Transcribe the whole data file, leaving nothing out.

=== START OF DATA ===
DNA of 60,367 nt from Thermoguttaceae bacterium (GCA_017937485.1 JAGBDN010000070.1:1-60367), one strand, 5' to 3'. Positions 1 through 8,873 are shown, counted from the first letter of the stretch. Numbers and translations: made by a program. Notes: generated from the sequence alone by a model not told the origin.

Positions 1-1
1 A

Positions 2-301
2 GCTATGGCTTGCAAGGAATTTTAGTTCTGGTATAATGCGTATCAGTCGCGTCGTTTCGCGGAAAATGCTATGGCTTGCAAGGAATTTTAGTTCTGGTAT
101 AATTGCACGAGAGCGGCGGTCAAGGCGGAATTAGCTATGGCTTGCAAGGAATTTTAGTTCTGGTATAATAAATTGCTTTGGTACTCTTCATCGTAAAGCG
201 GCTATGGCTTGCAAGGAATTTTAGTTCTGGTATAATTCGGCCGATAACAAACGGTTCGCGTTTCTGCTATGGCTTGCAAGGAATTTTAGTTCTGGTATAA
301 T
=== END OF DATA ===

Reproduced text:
DNA of 60,367 nt from Thermoguttaceae bacterium (GCA_017937485.1 JAGBDN010000070.1:1-60367), one strand, 5' to 3'. Positions 1 through 8,873 are shown, counted from the first letter of the stretch. Numbers and translations: made by a program. Notes: generated from the sequence alone by a model not told the origin.

Positions 1-1
1 A

Positions 2-301
2 GCTATGGCTTGCAAGGAATTTTAGTTCTGGTATAATGCGTATCAGTCGCGTCGTTTCGCGGAAAATGCTATGGCTTGCAAGGAATTTTAGTTCTGGTAT
101 AATTGCACGAGAGCGGCGGTCAAGGCGGAATTAGCTATGGCTTGCAAGGAATTTTAGTTCTGGTATAATAAATTGCTTTGGTACTCTTCATCGTAAAGCG
201 GCTATGGCTTGCAAGGAATTTTAGTTCTGGTATAATTCGGCCGATAACAAACGGTTCGCGTTTCTGCTATGGCTTGCAAGGAATTTTAGTTCTGGTATAA
301 T